While the Centers for Disease Control & Prevention (CDC) authorized the most recent COVID-19 vaccine formulation in mid-September, and infections are rising, significant delays in product availability have created rush scenarios this fall.
The federal government stopped purchasing/distributing COVID vaccines in May. Without a government contract, manufacturers waited until mid-September — when the CDC authorized the final formula — to ramp up commercial production, testing, and distribution. This created a backlog of vaccine and clinic requests that, although CDC recommended that “fall” vaccines be completed by Halloween this year, realistically may extend administration into November.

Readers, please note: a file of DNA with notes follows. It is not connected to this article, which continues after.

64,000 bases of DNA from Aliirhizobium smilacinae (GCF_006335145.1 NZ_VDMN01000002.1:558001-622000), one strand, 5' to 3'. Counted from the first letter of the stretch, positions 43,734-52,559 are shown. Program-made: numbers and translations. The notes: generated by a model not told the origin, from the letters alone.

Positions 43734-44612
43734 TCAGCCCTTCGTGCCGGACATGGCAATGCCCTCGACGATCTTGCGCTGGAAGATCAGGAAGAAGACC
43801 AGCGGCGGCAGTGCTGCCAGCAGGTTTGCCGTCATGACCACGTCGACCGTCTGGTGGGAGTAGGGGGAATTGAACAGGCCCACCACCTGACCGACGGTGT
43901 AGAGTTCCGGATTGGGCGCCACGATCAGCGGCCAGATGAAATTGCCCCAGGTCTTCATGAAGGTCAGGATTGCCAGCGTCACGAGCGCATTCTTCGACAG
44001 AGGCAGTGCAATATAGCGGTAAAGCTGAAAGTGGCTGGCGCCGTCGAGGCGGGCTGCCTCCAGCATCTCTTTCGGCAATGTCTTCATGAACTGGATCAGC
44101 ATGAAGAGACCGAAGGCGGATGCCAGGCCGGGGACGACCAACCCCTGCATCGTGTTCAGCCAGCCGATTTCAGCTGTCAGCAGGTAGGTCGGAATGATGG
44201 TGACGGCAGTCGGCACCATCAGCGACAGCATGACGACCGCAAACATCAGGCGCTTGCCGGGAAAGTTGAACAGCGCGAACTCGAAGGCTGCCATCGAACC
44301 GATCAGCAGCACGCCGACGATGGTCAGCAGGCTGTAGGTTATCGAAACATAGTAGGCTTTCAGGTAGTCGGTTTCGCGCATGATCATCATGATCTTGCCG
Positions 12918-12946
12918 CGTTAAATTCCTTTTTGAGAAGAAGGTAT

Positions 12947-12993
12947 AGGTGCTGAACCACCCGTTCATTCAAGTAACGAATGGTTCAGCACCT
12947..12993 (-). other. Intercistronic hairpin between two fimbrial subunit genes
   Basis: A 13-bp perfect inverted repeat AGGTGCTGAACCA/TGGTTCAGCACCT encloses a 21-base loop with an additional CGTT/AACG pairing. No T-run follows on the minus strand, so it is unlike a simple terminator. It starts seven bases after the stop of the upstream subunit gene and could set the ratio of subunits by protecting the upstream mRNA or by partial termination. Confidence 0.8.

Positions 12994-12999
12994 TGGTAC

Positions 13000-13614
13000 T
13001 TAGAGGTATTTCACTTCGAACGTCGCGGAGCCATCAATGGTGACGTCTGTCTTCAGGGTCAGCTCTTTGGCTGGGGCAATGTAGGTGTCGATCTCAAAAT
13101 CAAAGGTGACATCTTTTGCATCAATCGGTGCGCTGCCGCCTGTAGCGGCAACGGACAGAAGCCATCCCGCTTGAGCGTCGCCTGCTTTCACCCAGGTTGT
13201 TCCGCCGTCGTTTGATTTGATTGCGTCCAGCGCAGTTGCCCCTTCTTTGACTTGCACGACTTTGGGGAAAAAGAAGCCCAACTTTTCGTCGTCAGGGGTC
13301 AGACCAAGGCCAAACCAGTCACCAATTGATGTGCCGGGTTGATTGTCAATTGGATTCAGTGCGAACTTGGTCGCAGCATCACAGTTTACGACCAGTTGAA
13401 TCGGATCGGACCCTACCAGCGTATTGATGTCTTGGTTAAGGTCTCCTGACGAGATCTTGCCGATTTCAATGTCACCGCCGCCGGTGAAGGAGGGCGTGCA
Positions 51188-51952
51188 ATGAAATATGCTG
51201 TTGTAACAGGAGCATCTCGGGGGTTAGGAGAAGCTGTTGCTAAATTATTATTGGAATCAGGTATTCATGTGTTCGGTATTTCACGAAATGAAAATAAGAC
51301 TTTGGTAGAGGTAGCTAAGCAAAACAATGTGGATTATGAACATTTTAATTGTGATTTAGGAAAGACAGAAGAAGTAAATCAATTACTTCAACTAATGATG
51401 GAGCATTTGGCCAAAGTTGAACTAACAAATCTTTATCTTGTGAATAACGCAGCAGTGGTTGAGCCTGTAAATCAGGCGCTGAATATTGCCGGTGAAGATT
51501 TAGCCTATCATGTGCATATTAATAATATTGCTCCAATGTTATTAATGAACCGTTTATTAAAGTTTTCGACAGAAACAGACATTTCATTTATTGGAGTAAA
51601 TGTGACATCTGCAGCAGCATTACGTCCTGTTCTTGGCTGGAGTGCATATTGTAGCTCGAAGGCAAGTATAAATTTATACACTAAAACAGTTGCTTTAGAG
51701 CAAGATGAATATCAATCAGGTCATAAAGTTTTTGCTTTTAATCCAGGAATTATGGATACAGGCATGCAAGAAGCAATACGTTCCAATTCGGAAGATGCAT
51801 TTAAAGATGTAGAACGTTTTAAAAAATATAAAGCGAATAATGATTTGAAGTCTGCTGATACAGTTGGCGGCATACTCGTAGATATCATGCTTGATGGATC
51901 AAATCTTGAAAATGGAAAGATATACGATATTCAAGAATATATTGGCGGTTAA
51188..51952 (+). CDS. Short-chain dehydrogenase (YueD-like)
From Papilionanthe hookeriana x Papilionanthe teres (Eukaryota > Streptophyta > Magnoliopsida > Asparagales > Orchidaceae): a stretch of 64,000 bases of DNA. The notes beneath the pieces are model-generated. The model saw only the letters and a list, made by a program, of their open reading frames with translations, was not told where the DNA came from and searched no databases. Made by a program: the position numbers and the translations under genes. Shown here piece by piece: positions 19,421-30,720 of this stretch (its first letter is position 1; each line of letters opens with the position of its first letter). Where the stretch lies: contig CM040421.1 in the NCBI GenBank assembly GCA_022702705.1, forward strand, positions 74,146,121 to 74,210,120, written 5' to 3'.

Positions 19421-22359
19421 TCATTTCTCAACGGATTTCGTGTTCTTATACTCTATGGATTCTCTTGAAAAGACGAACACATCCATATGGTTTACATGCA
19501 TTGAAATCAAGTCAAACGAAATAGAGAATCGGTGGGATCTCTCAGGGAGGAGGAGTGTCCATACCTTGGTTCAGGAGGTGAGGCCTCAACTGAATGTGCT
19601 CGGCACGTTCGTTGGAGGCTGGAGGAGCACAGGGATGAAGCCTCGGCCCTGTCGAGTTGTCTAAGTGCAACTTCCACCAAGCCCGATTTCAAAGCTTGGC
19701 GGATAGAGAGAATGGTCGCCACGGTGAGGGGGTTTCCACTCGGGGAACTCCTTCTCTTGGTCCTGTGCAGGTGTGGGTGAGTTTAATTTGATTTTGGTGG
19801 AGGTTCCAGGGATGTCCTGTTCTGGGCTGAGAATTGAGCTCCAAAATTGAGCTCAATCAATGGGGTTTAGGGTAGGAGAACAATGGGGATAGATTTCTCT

Vaccine coverage for the uninsured
Now that COVID-19 vaccines have become commercialized, there has been uncertainty about whether people without health insurance (including healthcare workers) can get these vaccines without cost.
The CDC’s Bridge Access Program ensures that those who don’t have insurance coverage can get vaccinated without cost. For information and locations authorized to administer free vaccines, including many retail pharmacies, visit https://www.cdc.gov/vaccines/programs/bridge/.
“The Bridge Access Program is designed to get rid of patient barriers to COVID-19 vaccines. The burden of patient eligibility verification will be on our healthcare systems, not on patients,” the CDC said in an FAQ published about the program.
For those with commercial or government health insurance, federal law requires plans to cover COVID-19 vaccines at no cost to you through providers within your insurer’s network.